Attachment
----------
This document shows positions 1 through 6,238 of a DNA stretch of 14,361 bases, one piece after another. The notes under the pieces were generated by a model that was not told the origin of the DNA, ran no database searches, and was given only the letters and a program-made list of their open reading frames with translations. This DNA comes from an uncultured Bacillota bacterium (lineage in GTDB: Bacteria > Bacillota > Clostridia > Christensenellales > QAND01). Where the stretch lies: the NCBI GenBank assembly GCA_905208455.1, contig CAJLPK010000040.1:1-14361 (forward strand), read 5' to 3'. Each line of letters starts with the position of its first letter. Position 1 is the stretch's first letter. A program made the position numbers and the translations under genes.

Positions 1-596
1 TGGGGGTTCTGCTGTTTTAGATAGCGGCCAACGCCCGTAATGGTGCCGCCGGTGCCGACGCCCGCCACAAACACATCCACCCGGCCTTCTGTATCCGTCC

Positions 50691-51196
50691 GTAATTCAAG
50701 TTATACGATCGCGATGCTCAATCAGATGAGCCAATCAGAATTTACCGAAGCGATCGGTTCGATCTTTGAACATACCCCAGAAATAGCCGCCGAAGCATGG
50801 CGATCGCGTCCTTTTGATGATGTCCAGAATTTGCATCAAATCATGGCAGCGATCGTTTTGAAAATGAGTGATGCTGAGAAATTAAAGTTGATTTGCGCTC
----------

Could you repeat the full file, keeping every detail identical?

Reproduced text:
This document shows positions 1 through 6,238 of a DNA stretch of 14,361 bases, one piece after another. The notes under the pieces were generated by a model that was not told the origin of the DNA, ran no database searches, and was given only the letters and a program-made list of their open reading frames with translations. This DNA comes from an uncultured Bacillota bacterium (lineage in GTDB: Bacteria > Bacillota > Clostridia > Christensenellales > QAND01). Where the stretch lies: the NCBI GenBank assembly GCA_905208455.1, contig CAJLPK010000040.1:1-14361 (forward strand), read 5' to 3'. Each line of letters starts with the position of its first letter. Position 1 is the stretch's first letter. A program made the position numbers and the translations under genes.

Positions 1-596
1 TGGGGGTTCTGCTGTTTTAGATAGCGGCCAACGCCCGTAATGGTGCCGCCGGTGCCGACGCCCGCCACAAACACATCCACCCGGCCTTCTGTATCCGTCC

Positions 50691-51196
50691 GTAATTCAAG
50701 TTATACGATCGCGATGCTCAATCAGATGAGCCAATCAGAATTTACCGAAGCGATCGGTTCGATCTTTGAACATACCCCAGAAATAGCCGCCGAAGCATGG
50801 CGATCGCGTCCTTTTGATGATGTCCAGAATTTGCATCAAATCATGGCAGCGATCGTTTTGAAAATGAGTGATGCTGAGAAATTAAAGTTGATTTGCGCTC